I’m starting to see the benefit in the multi-purposing of devices. ZeroHour takes a flashlight and uses the batteries to also serve as battery backup for devices powered by a USB cable. As I usually carry two separate items in my car or pack to accomplish the same goal, I’m now able to cut back to just one. This isn’t the first light/battery pack item I’ve reviewed, but so far it’s the best.When I first received the unit, I checked out their website and almost fell out of my chair when I saw the price, but after using the ZeroHour XD for several weeks I’ve come to the conclusion that it’s worth every cent. I used it in several real world situations and it worked as advertised.
- BATTERY Up to 3 x 18650 3.6/3.7 Lithium-Ion
- MATERIAL Anodized 6061 Aircraft Aluminum Alloy
- FINISH Type-III Hard-Anodized Anti-abrasive
- BEZEL 304 Stainless Steel
- mAh 10,000+ (3 x 3400mAh 18650) / 7,800 (3 x 2600mAh 18650)
- LED CREE XM-L2 U2
- MAX LUMENS 1,000 Lumens
- MODES Low-Med-High-Full + Strobe/SOS
- LUMENS 20-400-600-1,000 + 1,000/1,000
- RUNTIME HOURS 3400mAh: Approx. 165-13.6-6.6-6.5 / 2600mAh: Approx. 95-7.9-3.8-3.7
- BEAM THROW Approx. 420 meters (600-1000Lm)
- INTERNALS Gold-Plated
- PROTECTION Rev. Polarity / Overcharge / Auto-Off
- REFLECTOR Orange Peel Reflector
- SWITCH Electronic Side Switch
- LENS Toughened Glass
- O-RINGS Black / Red Silicone
- TEMPERATURE RANGE 0-40 degrees Celsius
- WATERPROOF IPX8 1 meter
- DIMENSIONS 2.28″ x 7.28″
- USB OUTPUT 1.5 Amp / 2.1 Amp
- UL CERTIFIED Battery and Wall Charger
The device I received was their top of the line package which included the light and backup capability. ZeroHour offers other configurations that cost less and consequently don’t have the same features. For example you may just want a battery backup unit. The ZeroHour device is very modular and can be configured to your needs. They even sent along blue bezels that can replace the standard stainless ones.
After opening the small black boxes, I wound up with two solid end caps, spare red gaskets, a carabiner end cap and a power cable and wall wart.
Here I have the ZeroHour assembled as a flashlight and changed the bezels around the on/off switch and lamp head, to the blue ones provided. There are seven different colors available for the bezels. There is a special tool required to change the switch bezel.
This is the connector end of the battery pack.
There are 3 x 18650 batteries in the pack. I have run the flashlight with only one installed. The battery pack can be completely removed. You could then use the empty tube with the solid end caps as a watertight container.
With the solid end cap on the flashlight, it’s pretty much waterproof.
If you want to sling the ZeroHour to a lanyard, there is an end cap for that.
There is an end cap that allows access to the battery output ports without having to unscrew anything. Now you can plug-in the device that needs charging. The status of the ZeroHour battery is displayed by the 4 indicators. In the center is the input for the charging cable and an on/off switch for the battery backup.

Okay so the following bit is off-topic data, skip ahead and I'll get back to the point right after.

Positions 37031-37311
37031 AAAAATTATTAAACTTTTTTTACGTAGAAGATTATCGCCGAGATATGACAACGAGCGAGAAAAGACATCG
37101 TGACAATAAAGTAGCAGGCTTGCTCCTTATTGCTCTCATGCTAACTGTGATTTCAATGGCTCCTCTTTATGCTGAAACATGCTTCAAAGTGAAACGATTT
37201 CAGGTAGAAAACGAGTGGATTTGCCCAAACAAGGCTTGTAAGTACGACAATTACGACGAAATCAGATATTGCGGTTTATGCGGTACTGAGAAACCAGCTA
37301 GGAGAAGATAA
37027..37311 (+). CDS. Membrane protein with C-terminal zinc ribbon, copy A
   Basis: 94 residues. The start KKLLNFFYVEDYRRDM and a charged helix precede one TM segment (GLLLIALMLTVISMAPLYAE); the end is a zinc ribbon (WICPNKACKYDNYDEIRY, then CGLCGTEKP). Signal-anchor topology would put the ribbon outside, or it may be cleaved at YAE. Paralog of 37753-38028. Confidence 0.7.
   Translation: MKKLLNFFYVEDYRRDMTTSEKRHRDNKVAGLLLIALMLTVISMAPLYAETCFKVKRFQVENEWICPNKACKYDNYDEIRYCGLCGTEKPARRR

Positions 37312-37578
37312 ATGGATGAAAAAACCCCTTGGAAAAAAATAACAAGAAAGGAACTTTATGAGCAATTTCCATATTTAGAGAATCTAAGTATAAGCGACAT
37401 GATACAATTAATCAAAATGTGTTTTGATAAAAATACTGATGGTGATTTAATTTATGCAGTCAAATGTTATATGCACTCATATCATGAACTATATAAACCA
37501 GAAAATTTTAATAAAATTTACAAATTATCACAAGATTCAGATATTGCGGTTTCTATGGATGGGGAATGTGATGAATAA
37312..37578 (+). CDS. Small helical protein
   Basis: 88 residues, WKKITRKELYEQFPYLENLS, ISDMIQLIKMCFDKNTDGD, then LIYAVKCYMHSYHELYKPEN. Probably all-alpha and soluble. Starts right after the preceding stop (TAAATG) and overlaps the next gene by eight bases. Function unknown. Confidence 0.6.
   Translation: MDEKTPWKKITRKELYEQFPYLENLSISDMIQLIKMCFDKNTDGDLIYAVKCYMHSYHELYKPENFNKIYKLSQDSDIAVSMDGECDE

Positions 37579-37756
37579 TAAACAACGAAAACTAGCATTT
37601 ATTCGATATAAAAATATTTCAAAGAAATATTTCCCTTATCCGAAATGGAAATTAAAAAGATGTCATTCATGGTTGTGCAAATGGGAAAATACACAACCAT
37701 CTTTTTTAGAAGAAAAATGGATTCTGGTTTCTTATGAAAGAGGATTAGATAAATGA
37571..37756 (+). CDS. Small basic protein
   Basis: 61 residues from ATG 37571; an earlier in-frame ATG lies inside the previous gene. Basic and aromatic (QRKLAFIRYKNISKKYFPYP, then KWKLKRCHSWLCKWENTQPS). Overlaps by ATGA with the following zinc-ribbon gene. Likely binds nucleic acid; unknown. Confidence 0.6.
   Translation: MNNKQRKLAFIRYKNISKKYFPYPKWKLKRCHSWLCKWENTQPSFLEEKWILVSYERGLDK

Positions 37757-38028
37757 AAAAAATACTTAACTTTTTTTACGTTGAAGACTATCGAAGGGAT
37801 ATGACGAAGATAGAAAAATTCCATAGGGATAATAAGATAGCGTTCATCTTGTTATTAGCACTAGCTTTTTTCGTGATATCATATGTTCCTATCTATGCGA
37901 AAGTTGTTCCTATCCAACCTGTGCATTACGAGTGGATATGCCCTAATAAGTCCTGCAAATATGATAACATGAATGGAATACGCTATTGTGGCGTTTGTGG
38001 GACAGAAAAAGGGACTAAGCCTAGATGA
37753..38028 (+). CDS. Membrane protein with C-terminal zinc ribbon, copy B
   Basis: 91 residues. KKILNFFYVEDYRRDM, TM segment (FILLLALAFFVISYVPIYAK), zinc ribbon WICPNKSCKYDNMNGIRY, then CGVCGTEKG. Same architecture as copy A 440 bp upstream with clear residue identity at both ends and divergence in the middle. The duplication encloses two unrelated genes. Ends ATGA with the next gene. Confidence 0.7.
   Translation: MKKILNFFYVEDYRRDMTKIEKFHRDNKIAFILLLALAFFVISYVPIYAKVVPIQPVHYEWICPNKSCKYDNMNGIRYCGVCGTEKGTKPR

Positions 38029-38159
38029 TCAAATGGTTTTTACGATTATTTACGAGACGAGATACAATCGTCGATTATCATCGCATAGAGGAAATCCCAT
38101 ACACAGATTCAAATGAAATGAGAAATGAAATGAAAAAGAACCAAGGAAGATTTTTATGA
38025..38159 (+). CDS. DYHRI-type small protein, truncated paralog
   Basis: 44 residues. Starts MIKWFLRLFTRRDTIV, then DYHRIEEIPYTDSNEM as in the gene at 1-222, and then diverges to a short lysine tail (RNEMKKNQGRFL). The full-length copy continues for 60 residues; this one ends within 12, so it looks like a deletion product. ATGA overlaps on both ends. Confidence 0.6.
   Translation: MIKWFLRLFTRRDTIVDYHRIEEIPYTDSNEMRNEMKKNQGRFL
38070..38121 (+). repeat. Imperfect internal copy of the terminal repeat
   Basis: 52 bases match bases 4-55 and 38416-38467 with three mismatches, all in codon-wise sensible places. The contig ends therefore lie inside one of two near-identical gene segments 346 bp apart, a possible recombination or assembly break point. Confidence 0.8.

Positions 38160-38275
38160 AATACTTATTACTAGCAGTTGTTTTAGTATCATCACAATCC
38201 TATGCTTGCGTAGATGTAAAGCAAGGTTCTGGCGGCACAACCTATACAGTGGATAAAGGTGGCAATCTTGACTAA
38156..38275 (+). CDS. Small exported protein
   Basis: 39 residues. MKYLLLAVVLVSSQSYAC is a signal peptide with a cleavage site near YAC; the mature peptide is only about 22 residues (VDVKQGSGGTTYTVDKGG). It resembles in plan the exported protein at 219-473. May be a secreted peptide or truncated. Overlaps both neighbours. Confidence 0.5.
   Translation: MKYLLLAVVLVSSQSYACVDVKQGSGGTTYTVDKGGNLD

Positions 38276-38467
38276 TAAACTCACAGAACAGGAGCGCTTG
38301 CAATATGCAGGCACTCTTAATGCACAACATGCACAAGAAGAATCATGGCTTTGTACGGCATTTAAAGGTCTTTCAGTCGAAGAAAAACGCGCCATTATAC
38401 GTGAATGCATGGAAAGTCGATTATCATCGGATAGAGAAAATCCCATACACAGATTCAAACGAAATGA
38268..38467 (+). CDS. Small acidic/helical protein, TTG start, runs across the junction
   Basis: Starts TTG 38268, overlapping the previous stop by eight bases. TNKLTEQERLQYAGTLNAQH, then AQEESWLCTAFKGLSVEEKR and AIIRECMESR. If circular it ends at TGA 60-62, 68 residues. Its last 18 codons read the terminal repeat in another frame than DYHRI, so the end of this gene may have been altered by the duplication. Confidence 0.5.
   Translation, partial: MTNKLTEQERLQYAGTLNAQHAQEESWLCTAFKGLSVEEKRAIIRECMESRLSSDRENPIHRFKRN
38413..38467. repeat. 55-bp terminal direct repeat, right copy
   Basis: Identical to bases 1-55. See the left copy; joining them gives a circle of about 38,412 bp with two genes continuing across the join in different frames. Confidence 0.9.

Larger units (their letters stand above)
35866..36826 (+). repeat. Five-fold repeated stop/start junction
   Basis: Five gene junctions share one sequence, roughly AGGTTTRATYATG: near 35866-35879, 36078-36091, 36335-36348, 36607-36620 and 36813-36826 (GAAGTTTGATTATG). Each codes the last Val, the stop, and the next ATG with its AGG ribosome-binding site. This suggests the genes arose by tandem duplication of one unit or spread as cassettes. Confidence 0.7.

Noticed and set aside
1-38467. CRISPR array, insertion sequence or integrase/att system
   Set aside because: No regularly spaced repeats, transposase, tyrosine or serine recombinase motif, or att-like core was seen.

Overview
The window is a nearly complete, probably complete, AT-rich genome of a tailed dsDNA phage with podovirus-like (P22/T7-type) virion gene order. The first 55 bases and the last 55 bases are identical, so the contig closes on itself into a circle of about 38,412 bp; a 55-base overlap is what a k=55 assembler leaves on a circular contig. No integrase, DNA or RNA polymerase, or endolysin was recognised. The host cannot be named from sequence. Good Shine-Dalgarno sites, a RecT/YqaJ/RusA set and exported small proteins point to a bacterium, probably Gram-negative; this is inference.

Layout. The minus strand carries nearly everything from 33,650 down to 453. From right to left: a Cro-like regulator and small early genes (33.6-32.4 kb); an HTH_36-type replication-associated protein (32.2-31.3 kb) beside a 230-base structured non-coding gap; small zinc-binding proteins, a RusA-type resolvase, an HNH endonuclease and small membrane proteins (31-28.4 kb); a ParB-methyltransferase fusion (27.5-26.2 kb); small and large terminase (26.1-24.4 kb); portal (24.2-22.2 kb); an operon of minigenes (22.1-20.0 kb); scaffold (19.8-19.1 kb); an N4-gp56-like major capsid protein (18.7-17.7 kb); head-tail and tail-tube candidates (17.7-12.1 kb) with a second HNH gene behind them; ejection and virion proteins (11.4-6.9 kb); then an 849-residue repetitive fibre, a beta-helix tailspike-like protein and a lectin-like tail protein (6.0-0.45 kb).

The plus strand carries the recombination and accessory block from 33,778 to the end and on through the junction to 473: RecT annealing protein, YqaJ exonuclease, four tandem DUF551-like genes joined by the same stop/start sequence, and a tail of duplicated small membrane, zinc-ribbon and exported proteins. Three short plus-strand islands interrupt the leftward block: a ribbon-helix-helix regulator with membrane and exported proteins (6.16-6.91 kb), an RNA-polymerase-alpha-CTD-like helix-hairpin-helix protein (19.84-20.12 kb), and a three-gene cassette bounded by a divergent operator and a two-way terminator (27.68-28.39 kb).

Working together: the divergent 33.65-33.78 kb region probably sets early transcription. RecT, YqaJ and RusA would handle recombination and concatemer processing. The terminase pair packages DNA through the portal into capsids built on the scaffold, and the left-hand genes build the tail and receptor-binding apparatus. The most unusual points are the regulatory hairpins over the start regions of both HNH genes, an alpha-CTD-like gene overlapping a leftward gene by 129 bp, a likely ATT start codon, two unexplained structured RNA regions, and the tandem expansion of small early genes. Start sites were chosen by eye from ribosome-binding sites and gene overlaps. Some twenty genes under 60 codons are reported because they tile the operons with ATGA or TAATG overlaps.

My first impression after handling the ZeroHour was, this thing is built like a brick …….well, you get the idea. It’s quality all the way. Glass lens, anodized aluminum body, gold plated contacts, battery protection, all backed by a limited lifetime warranty.
The flashlight has four levels of illumination and they are selected by sequential taps on the button. At the highest level it projects at 1,000 lumens which is about equivalent to a 75 watt incandescent lamp. At this level, the battery pack can sustain about 6 hours of run-time. I had the chance to check this out when my wife’s garden club was having a meeting at a location that lost power. Having seen me use the flashlight, she called on her cell to borrow the unit and for the next two hours they held their meeting illuminated by the flashlight.
Beside being a simple flashlight there are two “emergency” modes, selected by hitting the button twice. The first is a strobe mode that is very annoying and could be used to disorient a bad guy. I used it to harass my neighbor, in a fun way. The second mode is an S.O.S. signal that continues until the batteries die. This would be great for people who like to trek through the back country giving them something to help, in case they get lost.
Just recently, I became a hero when two people’s cell phones died during a primary election. They were trying to report the results back to campaign headquarters and neither had chargers with them. I came to the rescue with the ZeroHour and they both plugged in and got back online. Luckily, I also had an assortment of cables to connect their phones.
The ZeroHour isn’t an impulse purchase. At $225, it’s a daunting amount for a “flashlight” and you’ll have to give it some thought. For me, it’s probably the last flashlight I’ll ever need, assuming I don’t lose it or it’s not snatched by one of my envious neighbors. When you consider all the features, it’s not a bad investment.
Source. The sample for this review was provided by ZeroHour. Please visit their site for more info.